The granularity of insights is crucial, but winners demonstrate a greater frequency of insight generation as well. For example, one-third of winners analyze event-level promotional effectiveness in real time (using automated outputs from trade-promotion systems); all winners conduct this type of analysis at least quarterly. By contrast, roughly half of other CPG companies do it semiannually, annually, or not at all.

Of course, handling this level of analytical complexity wouldn’t be possible without investments in the right tools and technologies. The CEB survey sheds light on this point: it shows that winners are more than twice as likely to employ a predictive assortment-optimization tool that takes into account both manufacturer and retailer interests and generates recommendations accordingly. Winners are also twice as likely to have a robust consumer-data platform that integrates data from multiple sources (including retailer data, behavioral insights, and syndicated data).

3. Set up an agile operating model

The manufacturer–retailer operating model must evolve to support nimble execution. The best partnerships have adopted agile principles—for instance, they’re reviewing and prioritizing collaboration topics and dynamically allocating resources, including bringing in topic-specific experts, during collaborative “sprints.” This evolution toward an agile model has three components: structure, cadence, and incentives.

We strive to provide individuals with disabilities equal access to our website. If you would like information about this content we will be happy to work with you. Please email us at: McKinsey_Website_Accessibility@mckinsey.com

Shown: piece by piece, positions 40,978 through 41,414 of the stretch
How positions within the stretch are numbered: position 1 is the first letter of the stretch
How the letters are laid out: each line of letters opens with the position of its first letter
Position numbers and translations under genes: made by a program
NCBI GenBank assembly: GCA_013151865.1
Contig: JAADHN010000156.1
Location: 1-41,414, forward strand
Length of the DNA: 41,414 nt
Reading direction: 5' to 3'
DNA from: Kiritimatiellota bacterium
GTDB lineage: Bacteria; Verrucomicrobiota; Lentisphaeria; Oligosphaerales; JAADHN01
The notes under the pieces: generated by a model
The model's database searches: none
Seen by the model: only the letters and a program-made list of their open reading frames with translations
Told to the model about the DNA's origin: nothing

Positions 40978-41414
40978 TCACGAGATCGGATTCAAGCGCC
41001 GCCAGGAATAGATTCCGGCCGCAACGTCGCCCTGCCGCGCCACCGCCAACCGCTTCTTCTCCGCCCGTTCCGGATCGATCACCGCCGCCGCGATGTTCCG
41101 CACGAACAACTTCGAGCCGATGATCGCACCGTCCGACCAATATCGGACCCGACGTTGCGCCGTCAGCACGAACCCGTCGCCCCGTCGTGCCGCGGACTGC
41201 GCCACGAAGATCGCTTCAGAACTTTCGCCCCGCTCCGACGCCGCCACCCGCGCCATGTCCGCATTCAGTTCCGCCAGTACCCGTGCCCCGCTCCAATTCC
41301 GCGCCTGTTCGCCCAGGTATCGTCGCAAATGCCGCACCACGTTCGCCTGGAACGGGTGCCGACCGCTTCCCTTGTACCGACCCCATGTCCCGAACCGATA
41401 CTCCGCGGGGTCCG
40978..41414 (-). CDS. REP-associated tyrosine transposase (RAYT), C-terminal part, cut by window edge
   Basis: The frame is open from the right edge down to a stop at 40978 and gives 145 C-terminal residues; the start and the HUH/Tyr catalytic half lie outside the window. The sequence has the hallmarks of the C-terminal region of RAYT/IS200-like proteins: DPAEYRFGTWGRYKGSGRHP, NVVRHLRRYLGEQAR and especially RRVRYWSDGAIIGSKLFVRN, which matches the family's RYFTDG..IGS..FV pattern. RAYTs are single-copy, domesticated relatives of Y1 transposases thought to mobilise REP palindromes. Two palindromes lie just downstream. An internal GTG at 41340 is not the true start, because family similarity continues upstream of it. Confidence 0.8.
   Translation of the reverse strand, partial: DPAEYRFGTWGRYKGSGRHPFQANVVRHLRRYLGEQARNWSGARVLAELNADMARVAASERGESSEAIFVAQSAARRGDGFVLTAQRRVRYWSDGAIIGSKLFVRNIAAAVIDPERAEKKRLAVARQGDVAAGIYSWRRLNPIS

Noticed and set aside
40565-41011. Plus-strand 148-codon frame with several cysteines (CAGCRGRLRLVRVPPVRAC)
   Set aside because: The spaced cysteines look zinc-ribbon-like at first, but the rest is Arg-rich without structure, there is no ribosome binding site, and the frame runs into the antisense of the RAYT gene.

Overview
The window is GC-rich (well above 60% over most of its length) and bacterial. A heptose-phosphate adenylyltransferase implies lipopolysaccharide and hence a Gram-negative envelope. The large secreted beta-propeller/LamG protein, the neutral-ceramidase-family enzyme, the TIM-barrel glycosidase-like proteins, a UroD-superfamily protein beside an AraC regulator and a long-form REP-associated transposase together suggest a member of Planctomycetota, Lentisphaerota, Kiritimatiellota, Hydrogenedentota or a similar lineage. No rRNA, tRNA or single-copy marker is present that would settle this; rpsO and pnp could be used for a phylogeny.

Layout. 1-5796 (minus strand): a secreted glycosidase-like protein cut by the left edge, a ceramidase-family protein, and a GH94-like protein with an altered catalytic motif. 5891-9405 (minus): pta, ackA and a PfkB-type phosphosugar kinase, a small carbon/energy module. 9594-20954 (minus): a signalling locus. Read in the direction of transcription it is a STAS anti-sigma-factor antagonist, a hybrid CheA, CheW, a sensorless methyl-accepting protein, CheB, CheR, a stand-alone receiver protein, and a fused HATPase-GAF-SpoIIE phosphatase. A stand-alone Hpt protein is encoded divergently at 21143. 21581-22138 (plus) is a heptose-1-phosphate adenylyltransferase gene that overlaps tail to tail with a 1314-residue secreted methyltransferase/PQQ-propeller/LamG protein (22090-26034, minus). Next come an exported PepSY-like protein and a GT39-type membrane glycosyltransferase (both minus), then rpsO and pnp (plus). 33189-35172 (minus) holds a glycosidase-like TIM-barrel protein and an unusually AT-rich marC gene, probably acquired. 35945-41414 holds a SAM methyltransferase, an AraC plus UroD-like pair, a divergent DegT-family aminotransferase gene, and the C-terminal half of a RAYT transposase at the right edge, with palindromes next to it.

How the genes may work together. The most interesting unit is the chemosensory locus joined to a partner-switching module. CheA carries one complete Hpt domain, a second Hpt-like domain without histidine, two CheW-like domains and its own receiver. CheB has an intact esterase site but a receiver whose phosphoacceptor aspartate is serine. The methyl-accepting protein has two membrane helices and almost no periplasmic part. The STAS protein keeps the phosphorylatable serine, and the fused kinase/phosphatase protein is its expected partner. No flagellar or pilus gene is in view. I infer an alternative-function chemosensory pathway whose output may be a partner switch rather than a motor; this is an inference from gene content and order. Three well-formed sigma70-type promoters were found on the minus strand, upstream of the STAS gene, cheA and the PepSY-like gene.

•     Structure. It’s hard to be truly agile if the manufacturer’s functional experts aren’t in tune with and closely connected to the retail partner. Tellingly, winners are 40 percent more likely to create account-dedicated (rather than brand- or category-wide) functional roles, particularly for capabilities such as category management, e-commerce, and supply chain. Winners are also significantly more likely to involve their consumer-insights teams in discussions with retailers (Exhibit 3).
  •     Cadence. As several interviewees emphasized, quarterly meetings for joint business planning just don’t cut it anymore. Real-time collaboration is critical. Agile operating models enable much more frequent, as-needed interaction and result in value-creating actions: for example, winners adjust trade-spend levels approximately 70 percent more frequently, and pricing or promotion plans about 20 percent more frequently, than others. What’s more, winners’ price changes are 12 percent more likely to stick compared with other manufacturers’.